Today, cancer research is poised to move forward at an unprecedented speed and Harold is ideally qualified to lead the revolution to fight this formidable disease, Health and Human Services Secretary Kathleen Sebelius said in a statement.
Varmus, whose nomination to the government's agency for medical research has been widely expected, received the 1989 Nobel Prize in Physiology or Medicine for studies of the genetic basis of cancer and has been president of Memorial Sloan-Kettering Cancer Center in New York City since January 2000.
In 1993, then-president Bill Clinton appointed Varmus to become director of the NIH. Varmus left in 1999.
NIH Director Dr. Francis Collins, who served under Varmus as head of the National Human Genome Research Institute, welcomed him back.
It is exhilarating and gratifying to have my good friend and colleague Harold Varmus back at NIH, Collins said in a statement.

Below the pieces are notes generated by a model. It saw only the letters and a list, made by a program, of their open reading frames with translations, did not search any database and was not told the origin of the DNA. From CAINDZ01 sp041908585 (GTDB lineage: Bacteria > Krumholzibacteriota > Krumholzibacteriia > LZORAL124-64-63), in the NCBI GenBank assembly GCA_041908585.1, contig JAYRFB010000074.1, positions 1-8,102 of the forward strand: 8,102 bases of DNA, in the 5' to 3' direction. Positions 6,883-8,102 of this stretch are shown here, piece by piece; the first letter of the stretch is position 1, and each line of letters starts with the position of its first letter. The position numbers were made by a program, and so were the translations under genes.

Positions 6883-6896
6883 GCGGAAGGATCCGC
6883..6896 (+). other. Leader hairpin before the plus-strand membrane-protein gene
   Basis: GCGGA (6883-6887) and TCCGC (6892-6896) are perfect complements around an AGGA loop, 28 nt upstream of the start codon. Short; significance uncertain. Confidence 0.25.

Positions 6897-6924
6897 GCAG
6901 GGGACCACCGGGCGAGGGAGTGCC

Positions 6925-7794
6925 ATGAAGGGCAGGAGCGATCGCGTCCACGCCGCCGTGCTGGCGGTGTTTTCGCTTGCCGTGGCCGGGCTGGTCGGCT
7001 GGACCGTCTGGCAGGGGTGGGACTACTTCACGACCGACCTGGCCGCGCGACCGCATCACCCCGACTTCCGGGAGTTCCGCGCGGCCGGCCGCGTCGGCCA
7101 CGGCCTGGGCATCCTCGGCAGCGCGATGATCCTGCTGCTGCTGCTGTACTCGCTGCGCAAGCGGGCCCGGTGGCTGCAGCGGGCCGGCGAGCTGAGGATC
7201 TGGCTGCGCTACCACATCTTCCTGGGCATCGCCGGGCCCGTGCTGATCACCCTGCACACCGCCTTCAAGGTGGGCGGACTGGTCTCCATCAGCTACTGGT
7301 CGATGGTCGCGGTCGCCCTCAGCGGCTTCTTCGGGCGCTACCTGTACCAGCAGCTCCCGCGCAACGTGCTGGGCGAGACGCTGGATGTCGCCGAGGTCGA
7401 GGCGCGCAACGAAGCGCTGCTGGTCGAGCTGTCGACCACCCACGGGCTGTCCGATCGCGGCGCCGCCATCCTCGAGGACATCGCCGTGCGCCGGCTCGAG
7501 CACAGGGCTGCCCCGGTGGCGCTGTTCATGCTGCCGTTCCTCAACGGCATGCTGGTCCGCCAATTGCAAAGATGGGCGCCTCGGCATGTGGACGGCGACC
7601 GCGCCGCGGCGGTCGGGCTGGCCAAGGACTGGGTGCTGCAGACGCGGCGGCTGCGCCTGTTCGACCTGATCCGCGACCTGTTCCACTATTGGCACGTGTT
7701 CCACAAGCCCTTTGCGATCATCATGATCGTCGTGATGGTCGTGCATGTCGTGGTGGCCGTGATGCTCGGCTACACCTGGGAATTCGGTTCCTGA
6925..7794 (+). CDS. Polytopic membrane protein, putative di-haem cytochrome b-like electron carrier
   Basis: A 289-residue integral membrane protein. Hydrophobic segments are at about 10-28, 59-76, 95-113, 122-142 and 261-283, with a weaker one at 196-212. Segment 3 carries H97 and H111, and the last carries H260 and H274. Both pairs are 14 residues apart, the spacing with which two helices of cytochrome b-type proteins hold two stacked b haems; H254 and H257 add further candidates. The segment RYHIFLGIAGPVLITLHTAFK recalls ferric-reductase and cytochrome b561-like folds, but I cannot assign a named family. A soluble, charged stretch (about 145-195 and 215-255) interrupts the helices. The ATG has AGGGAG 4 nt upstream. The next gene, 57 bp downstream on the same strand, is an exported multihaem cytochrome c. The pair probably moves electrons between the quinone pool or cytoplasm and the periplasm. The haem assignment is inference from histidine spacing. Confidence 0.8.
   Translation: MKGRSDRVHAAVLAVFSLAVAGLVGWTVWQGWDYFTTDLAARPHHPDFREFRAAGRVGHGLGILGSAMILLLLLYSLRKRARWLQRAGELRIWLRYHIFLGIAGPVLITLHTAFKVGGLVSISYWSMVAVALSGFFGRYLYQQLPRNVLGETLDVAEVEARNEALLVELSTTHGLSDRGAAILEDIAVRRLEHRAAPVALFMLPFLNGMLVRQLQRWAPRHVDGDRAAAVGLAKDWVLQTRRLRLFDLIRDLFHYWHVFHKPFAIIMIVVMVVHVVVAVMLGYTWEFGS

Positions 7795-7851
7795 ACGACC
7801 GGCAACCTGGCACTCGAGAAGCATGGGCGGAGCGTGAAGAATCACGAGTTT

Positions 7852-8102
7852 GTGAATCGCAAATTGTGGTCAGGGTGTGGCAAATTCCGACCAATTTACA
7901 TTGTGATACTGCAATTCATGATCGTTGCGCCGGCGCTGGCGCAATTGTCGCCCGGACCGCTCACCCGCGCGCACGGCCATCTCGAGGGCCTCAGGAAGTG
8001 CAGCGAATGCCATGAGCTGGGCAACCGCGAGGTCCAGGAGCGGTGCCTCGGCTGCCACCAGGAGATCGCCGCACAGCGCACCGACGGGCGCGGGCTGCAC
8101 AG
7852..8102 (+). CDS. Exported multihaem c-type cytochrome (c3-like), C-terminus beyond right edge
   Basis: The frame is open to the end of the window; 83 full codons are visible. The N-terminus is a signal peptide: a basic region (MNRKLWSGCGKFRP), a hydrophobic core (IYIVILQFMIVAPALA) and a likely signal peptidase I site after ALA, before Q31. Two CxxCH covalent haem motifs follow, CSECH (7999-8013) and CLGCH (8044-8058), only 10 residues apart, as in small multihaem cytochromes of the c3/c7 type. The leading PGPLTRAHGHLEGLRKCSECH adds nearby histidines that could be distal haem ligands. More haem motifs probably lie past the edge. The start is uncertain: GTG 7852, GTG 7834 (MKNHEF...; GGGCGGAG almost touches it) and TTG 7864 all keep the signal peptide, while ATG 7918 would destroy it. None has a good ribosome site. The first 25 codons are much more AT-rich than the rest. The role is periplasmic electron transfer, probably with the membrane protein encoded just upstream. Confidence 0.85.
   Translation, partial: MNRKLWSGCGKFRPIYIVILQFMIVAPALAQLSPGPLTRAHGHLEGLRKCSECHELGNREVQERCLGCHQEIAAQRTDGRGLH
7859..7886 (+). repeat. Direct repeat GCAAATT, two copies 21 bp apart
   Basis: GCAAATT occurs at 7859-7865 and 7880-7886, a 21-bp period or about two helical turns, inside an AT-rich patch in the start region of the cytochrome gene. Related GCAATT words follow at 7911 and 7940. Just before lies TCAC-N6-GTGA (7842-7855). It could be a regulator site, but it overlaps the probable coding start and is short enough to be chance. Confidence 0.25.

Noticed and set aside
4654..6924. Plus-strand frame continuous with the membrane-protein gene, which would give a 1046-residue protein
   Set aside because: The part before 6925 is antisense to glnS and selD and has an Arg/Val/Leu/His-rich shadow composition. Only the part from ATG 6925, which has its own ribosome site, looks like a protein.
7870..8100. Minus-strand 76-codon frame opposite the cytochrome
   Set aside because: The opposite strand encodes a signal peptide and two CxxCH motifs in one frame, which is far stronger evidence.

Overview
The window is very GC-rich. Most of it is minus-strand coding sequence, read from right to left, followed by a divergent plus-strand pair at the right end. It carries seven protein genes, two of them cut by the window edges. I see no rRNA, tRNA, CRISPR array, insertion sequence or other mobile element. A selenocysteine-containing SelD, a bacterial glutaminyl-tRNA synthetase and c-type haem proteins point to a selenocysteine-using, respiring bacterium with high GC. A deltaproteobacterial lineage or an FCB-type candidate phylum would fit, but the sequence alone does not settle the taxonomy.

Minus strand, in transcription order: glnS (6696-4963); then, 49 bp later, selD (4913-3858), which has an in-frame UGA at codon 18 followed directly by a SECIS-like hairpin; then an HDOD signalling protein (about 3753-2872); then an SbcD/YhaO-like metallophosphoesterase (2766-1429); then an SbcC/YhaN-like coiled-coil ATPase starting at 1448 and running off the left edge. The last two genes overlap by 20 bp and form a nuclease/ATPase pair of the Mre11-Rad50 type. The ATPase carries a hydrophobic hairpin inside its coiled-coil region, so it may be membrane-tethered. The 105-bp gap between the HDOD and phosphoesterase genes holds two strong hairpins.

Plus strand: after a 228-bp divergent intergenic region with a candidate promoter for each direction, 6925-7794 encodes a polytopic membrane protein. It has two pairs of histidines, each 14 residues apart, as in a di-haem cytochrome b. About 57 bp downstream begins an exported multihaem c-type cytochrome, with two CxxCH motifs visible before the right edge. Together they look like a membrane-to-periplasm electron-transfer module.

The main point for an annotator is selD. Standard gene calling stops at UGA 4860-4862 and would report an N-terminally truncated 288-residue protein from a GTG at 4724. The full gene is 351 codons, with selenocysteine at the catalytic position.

Harold brings unmatched expertise at all levels -- not only in cutting edge scientific research, but also as a leader in the development of strategies for improving patient care, education and training, and in designing novel public-private partnerships.
John Seffrin, chief executive officer of the American Cancer Society, said it was a critical time for the National Cancer Institute. Last September, Obama designated a $1 billion boost for research into the genetics of cancer.
We must sustain this investment to meet President Obama's commitment to double NCI's funding over the next eight years and to ultimately eliminate death and suffering from cancer, Seffrin said in a statement.
With Dr. Varmus as its leader, I am confident that NCI will be in good hands and that we will continue to save more lives and create a world with more birthdays.